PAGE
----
Cyrus R. Vance, in a Harvard University address that serves as a valedictory for his tenure as secretary of state, appealed yesterday for ratification of the SALT II treaty before the end of this year to head off a dangerous nuclear arms race in the 1980s.

Vance, who devoted much of his time and energy in office to negotiations with the Soviet Union on the strategic arms limitation treaty, then the Carter administration's top foreign policy priority, said the treaty "stands at the very heart of a sensible and far-seeing American foreign policy."

Despite the Soviet invasion of Afghanistan and the presidential election in this country -- both of which he acknowledged as formidable barriers to early ratification of the stalled treaty -- "if we fail to act, we will someday ask ourselves why we were blinded by considerations of the moment and lost a vital, long-term opportunity," Vance declared.

Although he did not spell out this view, Vance is known to believe that, because of the timing of some of its provisions, the treaty probably will have to be renegotiated or abandoned if it is not ratified this year. And renegotiation, he fears, would be extremely difficult in the present climate.

The chances for Senate ratification of SALT II before the November elections are considered remote. Senate Democratic Leader Robert C. Byrd (W.Va.) said after being informed of Vance's remarks that the atmosphere created by the Soviet invasion of Afghanistan "has not changed" to improve the prospects for SALT II. Action immediately after the November election is considered doubtful, at best.

Speaking of the SALT imperative, Vance said "it is far too easy, in an election year, to let what may seem smart politics produce bad policies." At another point in the speech he said, "It is time to set and stick to basic goals. Neither we nor the world can afford an American foreign policy which is hostage to the emotions of the moment."

Those remarks, which could be taken as criticism of President Carter's current policies, were as far as the ever-loyal Vance would go to separate himself from the administration from which he resigned six weeks ago in disagreement over policy.

The immediate cause of Vance's resignation was Carter's decision to use military force in an attempt to free the American hostages being held in Tehran. But Vance had been losing battles and losing favor on a range of issues in the administration for many months before that.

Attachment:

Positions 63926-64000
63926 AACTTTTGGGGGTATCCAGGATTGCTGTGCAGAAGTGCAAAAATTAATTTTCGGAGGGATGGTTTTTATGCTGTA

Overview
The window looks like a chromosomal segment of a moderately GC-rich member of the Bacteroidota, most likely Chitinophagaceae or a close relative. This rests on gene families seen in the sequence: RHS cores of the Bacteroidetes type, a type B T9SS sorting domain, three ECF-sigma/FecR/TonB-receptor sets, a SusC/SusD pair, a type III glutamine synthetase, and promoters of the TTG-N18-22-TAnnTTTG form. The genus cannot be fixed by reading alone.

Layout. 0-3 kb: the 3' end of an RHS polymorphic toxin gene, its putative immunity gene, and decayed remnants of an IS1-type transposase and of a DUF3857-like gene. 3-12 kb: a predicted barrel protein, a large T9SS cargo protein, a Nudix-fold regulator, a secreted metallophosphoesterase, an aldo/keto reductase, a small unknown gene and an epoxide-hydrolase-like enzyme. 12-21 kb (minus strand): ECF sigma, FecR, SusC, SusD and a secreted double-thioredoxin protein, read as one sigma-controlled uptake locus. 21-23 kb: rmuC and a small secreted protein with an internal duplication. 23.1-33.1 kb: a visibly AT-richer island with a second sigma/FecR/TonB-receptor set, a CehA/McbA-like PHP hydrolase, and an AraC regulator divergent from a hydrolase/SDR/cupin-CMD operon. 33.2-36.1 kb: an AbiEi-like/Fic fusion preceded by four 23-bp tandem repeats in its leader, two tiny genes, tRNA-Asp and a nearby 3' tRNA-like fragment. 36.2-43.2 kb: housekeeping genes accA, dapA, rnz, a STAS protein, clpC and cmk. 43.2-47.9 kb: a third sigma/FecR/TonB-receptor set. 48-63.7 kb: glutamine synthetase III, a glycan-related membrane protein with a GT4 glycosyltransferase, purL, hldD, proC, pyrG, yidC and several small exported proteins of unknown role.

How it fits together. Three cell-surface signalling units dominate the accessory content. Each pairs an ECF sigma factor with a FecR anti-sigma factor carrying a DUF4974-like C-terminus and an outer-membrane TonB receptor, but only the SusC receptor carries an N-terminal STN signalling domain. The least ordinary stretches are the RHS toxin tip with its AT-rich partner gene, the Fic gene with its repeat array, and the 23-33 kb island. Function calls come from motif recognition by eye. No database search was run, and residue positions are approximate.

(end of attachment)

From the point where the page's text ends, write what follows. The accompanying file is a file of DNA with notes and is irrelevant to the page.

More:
The commencement speech to the Harvard graduating class -- Vance's only public statement since leaving the State Department -- contained no hint of retort to Carter's remarks in Philadelphia May 9 implying that Vance's successor, Edmund S. Muskie, would do a better job on several fronts. Carter is reported to have initiated an exchange of personal letters with Vance after the impromptu and highly publicized comments, in an effort to make amends.

In keeping with his tight-lipped practices in office, Vance did not take the occasion to illuminate any of the internal disputes that snapped his effectiveness as secretary of state.

In an oblique reference to one longstanding dispute, Vance went out of his way deep in the prepared text of his speech to call for U.S. diplomatic recognition of ANGOLA.he had long favored working with Angola despite the government's leftist nature and Soviet backing, but this policy was often opposed by those who saw conflicts in Africa in geopolitical and superpower terms.

Most of the address, which was written with the help of several former aides, was Vance's overview of the problems, pitfalls and priorities for the United States in the world of the 1980s, with stops along the way for potshots at the "self-indulgent nonsense" of "simplistic solutions and go-it-alone solutions" resulting from emotionalism or ignorance.

In Vance's rendition the dangerous fallacies -- "illusions [that] must be exploded before our nation can chart a coherent and determined course in foreign policy" -- are these:

The idea that "a single strategy" or "grand design" will yield the answers for U.S. policy in a complicated and pluralistic world.

A "fear of negotiation" which assumes that the United States will come out second best in any international bargain. "This fallacy was at work in the emotion underlying the opposition to the Panama Canal and SALT II treaties," Vance said.

The "myth" of incompatability between pursuit of U.S. interests and pursuit of human rights and other foreign policy "values." Vance said it is in U.S. interest to support "constructive change" -- as in the Dominican Republic and Central America -- to combat more radical or repressive outcomes.

"The dangerous fallacy of the military solution to nonmilitary problems," which is acute in times of frustration or seemingly tedious negotiations. Use of military force, Vance said, "is not, and should not be, a desirable American policy response to the internal politics of other nations." d

The "obsolete idea" that the United States can dominate the Soviet Union and "have the power to order the world just the way we want it to be." Vance said the Soviet position of "essential equivalence" is a fact, and "it is naive to believe that the Russians will play by our rules, any more than we will accept theirs."

Vance declared that "positive incentives" as well as military deterence are needed for the management of the increasingly difficult relationship with the Soviets. Such incentives have been put aside, at least for the present, by the Carter administration in the reaction to Afghanistan.